5 Radio Stations to Help Improve your English!

Are you keen to talk like a native English speaker? To be able to understand colloquial language and expressions used in everyday speech? The team at Scrambled Eggs English school in Milan have the perfect solution for you! We have put together a list of the top 5 radio stations from English speaking countries around the globe to help you to improve your English.

BBC Radio 4

First up, is BBC Radio 4. This UK radio channel has shows that talk about the hottest topics right now, from food to economic fashion, the news and current affairs. They even have shows dedicated to fictional stories. With presenters from across the UK, you’ll hear an array of British accents.

NPR

On the other side of the pond, there is NPR: an American radio station that delivers breaking national and world news. Their stories focus on a range of topics, including business, politics, health, science, technology, music as well as arts and culture. Although the speaking speed is an upper intermediate level, each audio is accompanied with an article for its listeners to read.

Radio Canada

From America’s neighbour to the north we have Radio Canada. Radio Canada is Canada’s official radio station. Here you will find an array of programmes on a variety of different topics: current trends, the great outdoors, arts and culture, technology, science and history. They also air programmes that cover the news and the latest business trends.

ABC Radio Australia

From a country down under we give you ABC Radio Australia. ABC is Australia’s international broadcasting service. Here you can listen to both live and local music as well as talk shows on a number of topics, such as sport, literature, cinema and theatre – you’ll never got bored of listening!

Cape Talk

Last but not least, from beautiful South Africa we present you Cape Talk. Cape Talk is a South African commercial radio station based in Cape Town. It airs shows on the news, sport as well as business. In addition, there are plenty of phone-in debates, so you will have the chance to listen to unscripted English!

Listening to the radio is a great way to practice your English whether you’re at work, cleaning the house or on the go! Comment below and let us know which radio station is your favourite!

5 Adjectives to Describe Significant Moments

Do you ever try to tell a story in a different language and realize that your audience can’t appreciate the significance of the events, because you don’t have the right words to express your feelings? Get ready to learn some new words that we hope can be a huge help to you in the future!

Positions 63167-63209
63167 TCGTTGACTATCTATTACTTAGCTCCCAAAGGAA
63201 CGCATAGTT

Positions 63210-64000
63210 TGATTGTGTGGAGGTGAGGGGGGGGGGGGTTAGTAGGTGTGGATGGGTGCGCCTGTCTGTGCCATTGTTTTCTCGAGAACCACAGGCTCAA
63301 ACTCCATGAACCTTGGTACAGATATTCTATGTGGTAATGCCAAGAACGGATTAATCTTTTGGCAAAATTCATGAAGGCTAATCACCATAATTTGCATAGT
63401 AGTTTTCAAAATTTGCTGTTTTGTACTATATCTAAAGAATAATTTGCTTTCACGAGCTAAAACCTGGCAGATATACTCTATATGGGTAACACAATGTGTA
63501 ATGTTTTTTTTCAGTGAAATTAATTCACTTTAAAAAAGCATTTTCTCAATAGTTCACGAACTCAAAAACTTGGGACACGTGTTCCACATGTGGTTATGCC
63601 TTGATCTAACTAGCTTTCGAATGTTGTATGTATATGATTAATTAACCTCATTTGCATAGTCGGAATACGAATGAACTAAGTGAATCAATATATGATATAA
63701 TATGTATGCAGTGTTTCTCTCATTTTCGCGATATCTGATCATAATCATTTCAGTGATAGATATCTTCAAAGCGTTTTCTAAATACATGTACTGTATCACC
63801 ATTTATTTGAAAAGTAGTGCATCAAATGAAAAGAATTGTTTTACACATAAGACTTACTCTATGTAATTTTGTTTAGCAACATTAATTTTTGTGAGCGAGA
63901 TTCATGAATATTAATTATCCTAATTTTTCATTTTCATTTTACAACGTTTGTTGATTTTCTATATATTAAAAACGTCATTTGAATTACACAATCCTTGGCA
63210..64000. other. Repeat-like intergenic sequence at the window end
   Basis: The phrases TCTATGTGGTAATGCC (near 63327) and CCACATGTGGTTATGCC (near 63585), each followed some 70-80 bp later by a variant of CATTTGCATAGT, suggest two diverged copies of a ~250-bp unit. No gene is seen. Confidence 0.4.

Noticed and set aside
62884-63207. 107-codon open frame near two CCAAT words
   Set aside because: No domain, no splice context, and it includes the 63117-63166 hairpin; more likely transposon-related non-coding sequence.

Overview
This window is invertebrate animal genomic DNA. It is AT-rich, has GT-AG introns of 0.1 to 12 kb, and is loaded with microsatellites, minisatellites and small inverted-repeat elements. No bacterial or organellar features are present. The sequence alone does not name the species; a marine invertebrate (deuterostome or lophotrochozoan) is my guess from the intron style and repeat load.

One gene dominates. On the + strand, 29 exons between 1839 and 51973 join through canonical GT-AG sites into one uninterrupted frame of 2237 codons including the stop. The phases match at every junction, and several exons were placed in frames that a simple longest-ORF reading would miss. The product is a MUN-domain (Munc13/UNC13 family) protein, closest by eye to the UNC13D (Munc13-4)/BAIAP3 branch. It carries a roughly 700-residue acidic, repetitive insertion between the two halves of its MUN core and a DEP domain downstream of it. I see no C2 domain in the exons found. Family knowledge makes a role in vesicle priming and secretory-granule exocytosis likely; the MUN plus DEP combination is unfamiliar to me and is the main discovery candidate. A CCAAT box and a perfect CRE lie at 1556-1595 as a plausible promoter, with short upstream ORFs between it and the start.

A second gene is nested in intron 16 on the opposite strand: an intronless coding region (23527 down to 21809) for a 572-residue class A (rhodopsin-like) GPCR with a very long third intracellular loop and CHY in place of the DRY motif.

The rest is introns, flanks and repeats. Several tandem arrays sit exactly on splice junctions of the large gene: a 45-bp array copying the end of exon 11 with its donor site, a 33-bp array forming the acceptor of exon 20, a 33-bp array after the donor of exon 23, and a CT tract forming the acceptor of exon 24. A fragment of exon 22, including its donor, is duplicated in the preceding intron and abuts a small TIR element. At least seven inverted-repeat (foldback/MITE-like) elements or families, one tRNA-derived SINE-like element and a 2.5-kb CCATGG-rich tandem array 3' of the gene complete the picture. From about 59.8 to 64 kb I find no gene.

Did something incredible amazing happen to you this summer? Do you have some important memories from your past that you can’t sufficiently describe in English? This is Scrambled Eggs’ list of the best five adjectives to describe very significant and notable moments in your life:

1. Pivotal

pivotal adjective

2. Life-changing

life-changing adjective

3. Jaw-dropping

jaw-dropping adjective

4. Unforgettable

unforgettable adjective

5. Fulfilling

fulfilling adjective

If you are confident that you have understood these words, then you are ready to try our Scrambled Eggs vocabulary test:

Choose the perfect adjective for each sentence:

  1. Finding new jobs or new hobbies can often be completely ____________________.
  2. Improving your fluency in a foreign language might be ____________________ if you’re hoping for a promotion.
  3. Often when you visit a new city you find something ____________________ that leaves you speechless.
  4. One of the most ____________________ moments of my youth was receiving an award at school to recognise all my hard work.
  5. Pretty much everyone had at least one ____________________ holiday with their family when they were young.

Which of our adjectives could you use to describe these situations:

  1. Arriving at a new office for the first time.
  2. Becoming a parent.
  3. Getting fired.
  4. Visiting a new country.
  5. Witnessing a crime.

Post your answers in the comments section below, and let us know what you think about these 5 adjectives!

Top 5 Weirdest Laws: US Edition | Grammar Exercise

Today’s mini-lesson from the Team at Scrambled Eggs English School in Milan is about how to talk about laws.

The USA is a vast and diverse country. Each state in fact has their very own local laws. It’s hardly surprisingly then that over the years strange laws have been passed. We’ve put together a list of the top 5 weirdest laws that still exist in the USA today.

Number 1: In Sant Antonio, Texas, flirting is against the law!

Number 2: If you are found stealing soap in Arizona, you must wash yourself until the bar of soap has been completely used up!

Number 3: If you have a moustache in Eureka, Nevada, you are not allowed to kiss a woman!

Number 4: In Indiana, it is illegal to attend a public event or even use public transport within 4 hours of eating onions or garlic.

Number 5: In Gainesville, Georgia (USA), you are not allowed to eat fried chicken in any way other than by hand.

These laws are definitely quite interesting and funny! But, what language can we used when we talk about the law?

When describing what we can and can’t do, we can use the verbs let and allow. What’s the difference? Well, allow is more formal than let, but aside from that they both have a similar meaning to give permission to.

Importantly, however, they are structured differently:

Check out our exercise below to practice using let and allow:

Top 5 Weirdest Laws: US Edition

Complete the sentences using either let or allow.

How did you do? If you found the exercise difficult, pop by our school. We have a great team of native English teachers that are always happy to help.

Would you like to study more English? Click here to read about the top 5 weirdest laws from the UK!